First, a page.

Transcription adapted from A Woman's Civil War: A Diary, with Reminiscences of the War, from March 1862 (2003), edited by Minrose C. Gwin
Adapted by Don Sailer, Dickinson College
The following transcript has been adapted from A Woman's Civil War: A Diary, with Reminiscences of the War, from March 1862 (2003).
[December] 26th - All day distress and misery. As soon as I was up, and before I was dressed, some officers came to search the house. They found poor Harry’s gun which, with his toy pistol, they took of course.
That was scarcely over and we were about to sit down to breakfast, when the house was surrounded by men who, with their fists began to break in the windows, and also threatened to come in and break up the furniture if breakfast was not immediately given them. I rushed to the front of the house, and shut and locked the hall door, but on opening the study door found that they had entered there by breaking in the windows, and were carrying off the few stores I had which had been put there instead of the usual place for safe-keeping. I locked that door, shutting them off from the rest of the house, leaving the things there to their mercy, and returned to the other part of the house where were assembled at least a hundred desperate and furious men. We fastened down the windows and tried, Sue and I, to keep them from coming in at the door. In the midst of it all a deputation of surgeons arrived and there was a pause in the havoc for a while. They came to inform me that they should that day take the house for a hospital, and would give me a few hours to find quarters elsewhere.
I stood in the door, and they around it, with fierce, resentful faces. Not a look of kindliness or pity did I see on a face in the group. All around were the soldiers, impudent and aggressive, and not one word was said by any one of them, who no doubt thought themselves gentlemen as they wore shoulder straps, to remonstrate with the men for their behavior, or to interfere in behalf of a helpless woman and a young girl.….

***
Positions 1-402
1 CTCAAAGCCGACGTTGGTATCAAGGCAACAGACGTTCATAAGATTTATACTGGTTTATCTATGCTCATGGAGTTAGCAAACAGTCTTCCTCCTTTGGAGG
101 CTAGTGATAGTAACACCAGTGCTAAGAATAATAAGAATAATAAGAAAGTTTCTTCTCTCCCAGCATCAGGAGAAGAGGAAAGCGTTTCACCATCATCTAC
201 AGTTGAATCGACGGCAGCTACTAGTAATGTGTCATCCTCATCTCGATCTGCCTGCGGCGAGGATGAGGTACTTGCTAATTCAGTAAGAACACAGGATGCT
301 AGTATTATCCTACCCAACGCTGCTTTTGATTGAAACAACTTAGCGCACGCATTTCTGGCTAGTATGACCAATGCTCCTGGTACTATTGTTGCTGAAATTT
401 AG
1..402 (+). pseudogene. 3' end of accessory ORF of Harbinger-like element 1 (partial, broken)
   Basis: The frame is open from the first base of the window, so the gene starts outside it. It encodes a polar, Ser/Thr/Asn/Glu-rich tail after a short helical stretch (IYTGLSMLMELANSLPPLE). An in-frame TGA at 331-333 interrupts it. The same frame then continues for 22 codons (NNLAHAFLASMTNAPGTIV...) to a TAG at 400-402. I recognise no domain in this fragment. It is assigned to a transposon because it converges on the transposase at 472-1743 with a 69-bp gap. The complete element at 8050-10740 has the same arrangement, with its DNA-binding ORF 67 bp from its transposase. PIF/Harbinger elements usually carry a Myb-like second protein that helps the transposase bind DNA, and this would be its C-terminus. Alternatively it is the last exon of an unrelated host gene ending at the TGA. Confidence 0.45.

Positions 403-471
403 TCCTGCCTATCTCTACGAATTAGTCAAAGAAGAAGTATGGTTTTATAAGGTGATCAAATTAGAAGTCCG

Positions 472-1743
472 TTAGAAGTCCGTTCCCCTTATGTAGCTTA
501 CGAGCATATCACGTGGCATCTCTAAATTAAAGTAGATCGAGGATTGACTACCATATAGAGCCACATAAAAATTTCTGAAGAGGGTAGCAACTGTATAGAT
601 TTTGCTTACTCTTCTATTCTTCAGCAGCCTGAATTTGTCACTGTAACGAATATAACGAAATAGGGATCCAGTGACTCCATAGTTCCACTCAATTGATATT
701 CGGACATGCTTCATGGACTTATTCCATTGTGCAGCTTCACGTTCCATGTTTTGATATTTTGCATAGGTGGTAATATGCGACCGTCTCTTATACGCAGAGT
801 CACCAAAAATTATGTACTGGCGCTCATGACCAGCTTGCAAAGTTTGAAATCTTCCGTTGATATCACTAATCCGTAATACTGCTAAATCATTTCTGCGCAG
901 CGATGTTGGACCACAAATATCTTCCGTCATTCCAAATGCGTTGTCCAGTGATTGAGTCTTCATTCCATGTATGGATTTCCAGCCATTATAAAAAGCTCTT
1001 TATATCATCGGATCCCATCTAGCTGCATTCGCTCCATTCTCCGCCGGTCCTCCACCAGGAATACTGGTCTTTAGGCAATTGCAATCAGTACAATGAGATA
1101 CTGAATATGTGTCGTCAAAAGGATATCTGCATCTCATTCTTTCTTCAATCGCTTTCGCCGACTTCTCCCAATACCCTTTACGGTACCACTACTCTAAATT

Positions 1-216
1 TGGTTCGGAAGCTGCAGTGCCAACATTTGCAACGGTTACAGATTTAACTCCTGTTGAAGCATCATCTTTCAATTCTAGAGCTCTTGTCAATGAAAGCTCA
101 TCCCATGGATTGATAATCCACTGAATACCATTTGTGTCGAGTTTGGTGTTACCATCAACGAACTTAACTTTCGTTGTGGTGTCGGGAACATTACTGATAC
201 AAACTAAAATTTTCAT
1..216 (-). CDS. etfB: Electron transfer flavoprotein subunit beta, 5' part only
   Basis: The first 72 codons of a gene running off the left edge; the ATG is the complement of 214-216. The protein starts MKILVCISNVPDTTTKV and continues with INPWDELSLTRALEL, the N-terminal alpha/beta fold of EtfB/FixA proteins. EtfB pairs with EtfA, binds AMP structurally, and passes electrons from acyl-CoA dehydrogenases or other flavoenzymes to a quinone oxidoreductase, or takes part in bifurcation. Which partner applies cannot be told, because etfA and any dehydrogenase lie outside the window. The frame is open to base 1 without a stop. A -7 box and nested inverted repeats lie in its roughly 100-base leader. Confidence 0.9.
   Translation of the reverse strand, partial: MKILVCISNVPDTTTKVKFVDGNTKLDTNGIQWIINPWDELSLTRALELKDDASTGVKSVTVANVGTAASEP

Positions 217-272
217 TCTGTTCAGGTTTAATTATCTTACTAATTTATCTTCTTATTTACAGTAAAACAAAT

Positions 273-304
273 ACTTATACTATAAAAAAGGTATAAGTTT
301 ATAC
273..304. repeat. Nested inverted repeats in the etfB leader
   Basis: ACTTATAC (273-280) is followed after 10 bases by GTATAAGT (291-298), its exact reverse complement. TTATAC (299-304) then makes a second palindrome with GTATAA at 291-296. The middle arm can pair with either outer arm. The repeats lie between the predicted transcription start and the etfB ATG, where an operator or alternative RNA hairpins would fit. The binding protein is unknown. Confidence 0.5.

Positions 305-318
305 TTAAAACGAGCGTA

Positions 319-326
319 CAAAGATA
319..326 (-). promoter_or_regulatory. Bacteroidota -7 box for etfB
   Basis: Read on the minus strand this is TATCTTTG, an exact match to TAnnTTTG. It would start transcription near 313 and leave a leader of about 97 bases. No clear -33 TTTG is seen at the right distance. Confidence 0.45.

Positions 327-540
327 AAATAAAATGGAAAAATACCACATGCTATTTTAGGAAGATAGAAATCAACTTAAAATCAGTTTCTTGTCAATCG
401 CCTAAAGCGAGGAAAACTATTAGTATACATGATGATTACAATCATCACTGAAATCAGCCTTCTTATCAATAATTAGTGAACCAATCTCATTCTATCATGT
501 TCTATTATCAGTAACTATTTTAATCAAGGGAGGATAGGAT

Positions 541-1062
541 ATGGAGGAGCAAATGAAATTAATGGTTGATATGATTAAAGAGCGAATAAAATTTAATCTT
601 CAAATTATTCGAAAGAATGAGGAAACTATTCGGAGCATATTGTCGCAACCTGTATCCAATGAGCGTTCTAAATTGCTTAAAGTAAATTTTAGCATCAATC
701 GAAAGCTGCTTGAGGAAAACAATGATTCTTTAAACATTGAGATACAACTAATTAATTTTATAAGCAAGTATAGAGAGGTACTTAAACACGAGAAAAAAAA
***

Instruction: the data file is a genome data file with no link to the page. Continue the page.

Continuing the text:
As the surgeons departed a rush was made for the dining room where Sue and I were with the children. A hundred heads looking over each other seemed to be clustered about the door. I told Sue if she would try to keep them out, I would, as a desperate venture, go in town and see the commanding officer. I went, and met Mr. Williams near there, and he went with me to see Cluseret. At first he was indisposed to listen to me, but Mr. Williams kindly helped me to lay the case before him. He was very polite, listened to the end, and taking his cap requested me to lead the way to the scene of the commotion. When he arrived at the house, he looked around at all the havoc and destruction, knitted his black brows, and told a man to disperse the crowd, and send a guard. That was done and we were once more left in peace. When I left, Sue told me, the crowd had continued to push in, and that for some time she, with Kenneth’s assistance, small as he is, was able to keep them out by standing in the door and holding to the sides of it. Even they were not brutal enough to push her away, but presently she saw a powerful man with a pipe in his mouth pushing his way through the crowd, and elbowing his way up to her, and with oaths and curses declaring his determination to enter in spite of her. Then she cried aloud, “Is there not one man in that crowd that will keep that Dutchman away from me?” One tall fellow seized him from behind, another, and then another, and between them they turned him around and put him out on the porch. The rest then quieted down a little, and she maintained her position till I arrived with Cluseret. Tonight, thank our Father, we have a shelter left.
Gustave Paul Cluseret (1823–1900) – Union Brigadier General